Business

April 12, 2013

Boeing X-48C research aircraft completes flight testing

boeing-x48
EDWARDS AIR FORCE BASE, Calif. – The Boeing X-48C research aircraft flew for the 30th and final time April 9, marking the successful completion of an eight-month flight-test program to explore and further validate the aerodynamic characteristics of the Blended Wing Body design concept.

All 30 flights were conducted at NASA’s Dryden Flight Research Center. The X-48C typically flew for approximately 30 minutes on most flights, reaching speeds of up to 140 miles per hour and attaining an altitude of about 10,000 feet. X-48C flight testing began Aug. 7, 2012.

“Working closely with NASA, we have been privileged throughout X-48 flight-testing to explore and validate what we believe is a significant breakthrough in the science of flight – and it has been a tremendous success for Boeing,” said Bob Liebeck, a Boeing Senior Technical Fellow and the company’s BWB program manager.

“We have shown that a BWB aircraft, which offers the tremendous promise of significantly greater fuel efficiency and reduced noise, can be controlled as effectively as a conventional tube-and-wing aircraft during takeoffs, landings and other low-speed segments of the flight regime,” Liebeck said.

The X-48C, designed by Boeing Research & Technology, built by Cranfield Aerospace Ltd., and flown in partnership with NASA and the U.S. Air Force Research Laboratory, is a scale model of a heavy-lift, subsonic vehicle that forgoes the conventional tube-and-wing airplane design in favor of a triangular tailless aircraft that effectively merges the vehicle’s wing and body. Boeing believes the concept could be developed in the next 15 to 20 years for military applications such as aerial refueling and cargo missions.

The X-48C is a modified version of the X-48B aircraft, which flew 92 times at NASA Dryden between 2007 and 2010. The X-48C is configured with two 89-pound thrust turbojet engines, instead of three 50-pound thrust engines on the B-model. In addition, the wingtip winglets were relocated inboard next to the engines on the C-model and the aft deck was extended about 2 feet at the rear.

“With the completion of X-48C flight testing, we have accomplished our goal of establishing a ground-to-flight database, and proving the low-speed controllability of concept throughout the flight envelope,” said Fay Collier, director of NASA’s Environmentally Responsible Aviation (ERA) project. “Both very quiet and efficient, the concept has shown promise for meeting all of NASA’s environmental goals for future aircraft designs.”

Boeing and NASA’s Aeronautics Research Mission Directorate funded the X-48 technology demonstration research. The effort was aligned with NASA’s ERA project, which has the goals to reduce fuel burn, emissions and noise of future aircraft.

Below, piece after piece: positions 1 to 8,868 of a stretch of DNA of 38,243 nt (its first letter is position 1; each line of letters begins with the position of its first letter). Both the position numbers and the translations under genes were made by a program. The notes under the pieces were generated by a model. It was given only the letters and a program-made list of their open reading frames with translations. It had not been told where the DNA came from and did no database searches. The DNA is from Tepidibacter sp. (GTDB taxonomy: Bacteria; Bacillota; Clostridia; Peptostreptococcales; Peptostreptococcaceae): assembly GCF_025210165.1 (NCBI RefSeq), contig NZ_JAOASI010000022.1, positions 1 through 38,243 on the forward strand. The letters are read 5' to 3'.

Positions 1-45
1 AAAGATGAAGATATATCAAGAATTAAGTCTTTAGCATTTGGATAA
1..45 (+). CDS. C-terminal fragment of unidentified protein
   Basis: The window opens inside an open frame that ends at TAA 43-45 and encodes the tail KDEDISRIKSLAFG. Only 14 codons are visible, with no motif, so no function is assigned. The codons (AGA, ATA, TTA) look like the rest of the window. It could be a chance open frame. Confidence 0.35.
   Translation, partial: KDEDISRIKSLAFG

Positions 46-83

Boeing and NASA will continue to develop Blended Wing Body technology, with the aspiration of developing a larger-scale, transonic BWB demonstrator in the future.

 




All of this week's top headlines to your email every Friday.


 
 

 

Headlines November 24, 2014

News: Hagel said to be stepping down as defense chief under pressure - Defense Secretary Chuck Hagel is stepping down under pressure, the first cabinet-level casualty of President Obama’s Democratic majority in the Senate and a beleaguered national security team that has struggled to stay ahead of an onslaught of global crises. Afghan mission for U.S....
 
 

News Briefs November 24, 2014

Fog forces five U.S. choppers to land in Polish field Officials say that that fog forced five U.S. Army helicopters to make an emergency landing in a Polish field and spend the night there, the second such incident since September. The U.S. Army said 15 soldiers were moving equipment to their base in Germany Nov....
 
 
Air Force photograph by Samuel King Jr.

Navy’s first F-35C squadron surpasses 1,000 flight hours

Air Force photograph by Samuel King Jr. An F-35C Lightning II aircraft piloted by Lt. Cmdr. Chris Tabert, assigned to Strike Fighter Squadron (VFA) 101, flies the squadron’s first local sortie. The F-35C is the carrier va...
 

 
boeing-SC-787

Boeing South Carolina begins final assembly of its first 787-9 Dreamliner

Boeing has started final assembly of the 787-9 Dreamliner at its South Carolina facility. The team began joining large fuselage sections of the newest 787 Nov. 22 on schedule, a proud milestone for the South Carolina team and a...
 
 
Lockheed Martin image

Ball Aerospace equips Orion mission with key avionics, antenna hardware

Lockheed Martin image Ball Aerospace & Technologies Corp. is providing the phased array antennas and flight test cameras to prime contractor Lockheed Martin for Orion’s Exploration Flight Test-1 (EFT-1), which is an u...
 
 

Salina, Kansas, recalls anniversary of shuttered base

It has been 50 years this month since the announcement that Schilling Air Force Base was closing rattled Salina residents. The Salina Journal, which carried news of the closure in its Nov. 19, 1964, editions, reported that the economic disaster then spared no part of the community – real estate, retail, civic involvement, church attendance,...
 




0 Comments


Be the first to comment!


Leave a Reply

Your email address will not be published. Required fields are marked *

You may use these HTML tags and attributes: <a href="" title=""> <abbr title=""> <acronym title=""> <b> <blockquote cite=""> <cite> <code> <del datetime=""> <em> <i> <q cite=""> <strike> <strong>